Trip reports

Pagham and Medmerry

Pagham and Medmerry
Tony Bates

Saturday, 2 December 2017

Five of us met at the visitor centre at RSPB Pagham Harbour. The weather started drizzling, but soon brightened into a pleasant if cool still day. Pheasant foraged under the feeders to which a variety of its and finches was visiting. The Ferry Pool hide was closed for reconstruction and so we piled into a couple of cars and set of to start our visit at Medmerry. Stopping at a bend in the track we heard the alarm calls of a green woodpecker, which we found has been prompted by the presence of a male sparrowhawk that settled in a tree in the garden of a cottage.

Further along the track we started seeing yellowhammers in the brambles and bushes surrounding the agricultural fields ... and we kept seeing them, more yellowhammers than any of us had seen before in one place. Other birds with them included reed bunting a probable corn bunting, redwing, stonechat and house sparrows. A couple of grey partridges were spotted in a stubble field, one facing us clearing showing the chestnut horseshoe mark on its breast. A large flock of probably 100 or more linnets settled in the tops of some small trees hen disturbed from their feeding. Alongside them was a flock of over 30 stock dove and a small group of song thrush foraged along a field border. Roe deer were seen in fields on both sides of the track.

A variety of waterfowl were found on the lagoons and lakes closer to the sea including wigeon, teal, pintail, shoveler, mallard, tufted duck, shelduck, Canada and Brent geese. Several grey herons and little egrets stood on the banks and coot and moorhen were present. Waders included lapwing, redshank and greenshank. Feeling peckish we headed back towards the cars, seeing yet more yellowhammer and a kestrel on the way back.

We had lunch in the visitor centre before heading down to the coast at Church Norton. Although at first sight it look as though there was little there on the very low tide, we soon picked up a small group of bar-tailed godwit on the mud, with larger numbers of black-tailed godwits closer to the main channel. Other waders included dunlin, redshank and ringed plaover. In the channel was a solitary velvet scoter and a group of four black-necked grebes.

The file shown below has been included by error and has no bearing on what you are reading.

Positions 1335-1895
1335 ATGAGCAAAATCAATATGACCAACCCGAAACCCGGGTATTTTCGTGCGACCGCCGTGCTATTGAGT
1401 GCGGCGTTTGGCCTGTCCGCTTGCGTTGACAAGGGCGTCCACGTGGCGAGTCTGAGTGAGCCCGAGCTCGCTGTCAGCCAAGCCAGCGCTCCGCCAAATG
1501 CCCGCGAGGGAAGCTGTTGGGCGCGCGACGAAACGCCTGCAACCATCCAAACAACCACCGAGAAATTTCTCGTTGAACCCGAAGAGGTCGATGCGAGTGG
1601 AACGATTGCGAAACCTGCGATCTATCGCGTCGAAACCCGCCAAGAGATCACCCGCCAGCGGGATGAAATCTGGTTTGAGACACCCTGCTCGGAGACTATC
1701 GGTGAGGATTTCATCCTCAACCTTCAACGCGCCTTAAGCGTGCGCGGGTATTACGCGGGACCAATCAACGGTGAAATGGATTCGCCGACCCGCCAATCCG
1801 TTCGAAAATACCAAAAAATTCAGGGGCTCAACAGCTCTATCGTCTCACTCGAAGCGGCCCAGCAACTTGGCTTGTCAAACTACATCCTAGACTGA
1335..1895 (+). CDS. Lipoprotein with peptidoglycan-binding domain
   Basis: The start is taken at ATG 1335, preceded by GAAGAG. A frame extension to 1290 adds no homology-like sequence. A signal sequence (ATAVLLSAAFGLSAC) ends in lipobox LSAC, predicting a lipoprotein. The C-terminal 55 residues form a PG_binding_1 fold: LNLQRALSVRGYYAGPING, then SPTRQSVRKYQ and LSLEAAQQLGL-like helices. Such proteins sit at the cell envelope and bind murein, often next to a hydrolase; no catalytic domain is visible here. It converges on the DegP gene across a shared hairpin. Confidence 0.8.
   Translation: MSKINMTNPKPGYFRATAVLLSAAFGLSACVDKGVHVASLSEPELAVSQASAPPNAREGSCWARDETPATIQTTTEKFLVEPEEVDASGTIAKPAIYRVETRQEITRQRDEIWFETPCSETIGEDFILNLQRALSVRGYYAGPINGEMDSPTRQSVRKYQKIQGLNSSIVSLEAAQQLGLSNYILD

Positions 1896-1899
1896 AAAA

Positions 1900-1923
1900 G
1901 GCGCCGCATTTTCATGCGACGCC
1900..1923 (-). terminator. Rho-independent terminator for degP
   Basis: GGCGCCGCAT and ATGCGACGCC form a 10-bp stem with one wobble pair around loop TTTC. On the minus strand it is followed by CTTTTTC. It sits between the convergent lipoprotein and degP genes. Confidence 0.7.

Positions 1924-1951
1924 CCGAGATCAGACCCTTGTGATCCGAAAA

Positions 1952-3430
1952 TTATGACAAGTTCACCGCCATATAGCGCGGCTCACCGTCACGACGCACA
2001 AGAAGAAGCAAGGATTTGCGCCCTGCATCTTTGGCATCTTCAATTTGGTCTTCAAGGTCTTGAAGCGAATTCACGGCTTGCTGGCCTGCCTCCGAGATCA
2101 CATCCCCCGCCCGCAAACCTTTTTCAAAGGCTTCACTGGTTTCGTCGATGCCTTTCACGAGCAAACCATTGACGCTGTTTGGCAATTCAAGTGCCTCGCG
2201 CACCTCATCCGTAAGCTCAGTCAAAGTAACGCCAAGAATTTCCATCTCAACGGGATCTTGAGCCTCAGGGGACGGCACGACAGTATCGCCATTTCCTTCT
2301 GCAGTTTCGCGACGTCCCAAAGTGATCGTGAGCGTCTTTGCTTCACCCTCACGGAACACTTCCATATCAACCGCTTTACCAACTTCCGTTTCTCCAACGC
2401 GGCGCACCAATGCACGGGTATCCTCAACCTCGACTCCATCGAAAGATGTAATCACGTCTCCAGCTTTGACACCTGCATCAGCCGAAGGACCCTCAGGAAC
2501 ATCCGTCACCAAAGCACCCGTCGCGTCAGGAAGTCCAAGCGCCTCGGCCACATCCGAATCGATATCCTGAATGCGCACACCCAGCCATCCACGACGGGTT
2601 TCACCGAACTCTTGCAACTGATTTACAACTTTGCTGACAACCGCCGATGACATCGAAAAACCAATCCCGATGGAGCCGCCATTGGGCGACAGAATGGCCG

We walked across the old boardwalk towards the sea where a large mixed flock of gulls, including Mediterranean gull foraged on shore. A single great crested grebe was all that was seen on the sea. A good visit to the RSPB reserves with a count of 70 species seen in the day. The rain started again soon after we started our return trip, so even the weather gods had been kind to us.

Species list:
Mute Swan, Canada Goose, Brent Goose, Shelduck, Wigeon, Teal, Mallard, Pintail, Shoveler, Tufted Duck, Velvet Scoter, Red-breasted Merganser, Grey Partridge, Pheasant, Cormorant, Little Egret, Grey Heron. Great Crested Grebe, Black-necked Grebe, Sparrowhawk, Buzzard, Kestrel, Moorhen, Coot, Oystercatcher, Ringed Plover, Grey Plover, Lapwing, Dunlin, Black-tailed Godwit, Bar-tailed Godwit, Curlew, Greenshank, Redshank, Turnstone, Black-headed Gull, Mediterranean Gull, Herring Gull, Great Black-backed Gull, Feral Pigeon, Stock Dove, Wood Pigeon, Collared Dove, Kingfisher, Magpie, Jackdaw, Carrion Crow, Blue Tit, Great Tit, Long-tailed Tit, Wren, Starling, Blackbird, Song Thrush, Redwing, Mistle Thrush, Robin, Stonechat, Dunnock, House Sparrow, Pied Wagtail, Meadow Pipit, Chaffinch, Greenfinch, Goldfinch, Linnet, Yellowhammer, Reed Bunting, Corn Bunting